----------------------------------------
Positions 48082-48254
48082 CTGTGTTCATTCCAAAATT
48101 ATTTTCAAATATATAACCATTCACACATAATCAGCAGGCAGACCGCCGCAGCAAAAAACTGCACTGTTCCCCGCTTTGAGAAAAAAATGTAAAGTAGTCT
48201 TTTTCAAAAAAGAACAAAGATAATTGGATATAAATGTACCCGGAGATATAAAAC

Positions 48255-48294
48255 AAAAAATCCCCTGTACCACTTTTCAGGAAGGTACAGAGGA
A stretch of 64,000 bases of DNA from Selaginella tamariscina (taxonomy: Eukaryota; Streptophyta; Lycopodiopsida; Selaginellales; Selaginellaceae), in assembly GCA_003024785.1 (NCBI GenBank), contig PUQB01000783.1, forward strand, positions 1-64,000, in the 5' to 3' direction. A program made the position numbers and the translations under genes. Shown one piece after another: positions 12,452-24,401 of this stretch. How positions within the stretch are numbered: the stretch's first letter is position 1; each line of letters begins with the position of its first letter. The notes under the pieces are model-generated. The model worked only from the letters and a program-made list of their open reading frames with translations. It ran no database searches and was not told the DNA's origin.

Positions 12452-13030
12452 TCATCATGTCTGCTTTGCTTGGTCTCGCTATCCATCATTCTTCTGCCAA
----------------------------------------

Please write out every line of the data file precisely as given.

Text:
Positions 48082-48254
48082 CTGTGTTCATTCCAAAATT
48101 ATTTTCAAATATATAACCATTCACACATAATCAGCAGGCAGACCGCCGCAGCAAAAAACTGCACTGTTCCCCGCTTTGAGAAAAAAATGTAAAGTAGTCT
48201 TTTTCAAAAAAGAACAAAGATAATTGGATATAAATGTACCCGGAGATATAAAAC

Positions 48255-48294
48255 AAAAAATCCCCTGTACCACTTTTCAGGAAGGTACAGAGGA
A stretch of 64,000 bases of DNA from Selaginella tamariscina (taxonomy: Eukaryota; Streptophyta; Lycopodiopsida; Selaginellales; Selaginellaceae), in assembly GCA_003024785.1 (NCBI GenBank), contig PUQB01000783.1, forward strand, positions 1-64,000, in the 5' to 3' direction. A program made the position numbers and the translations under genes. Shown one piece after another: positions 12,452-24,401 of this stretch. How positions within the stretch are numbered: the stretch's first letter is position 1; each line of letters begins with the position of its first letter. The notes under the pieces are model-generated. The model worked only from the letters and a program-made list of their open reading frames with translations. It ran no database searches and was not told the DNA's origin.

Positions 12452-13030
12452 TCATCATGTCTGCTTTGCTTGGTCTCGCTATCCATCATTCTTCTGCCAA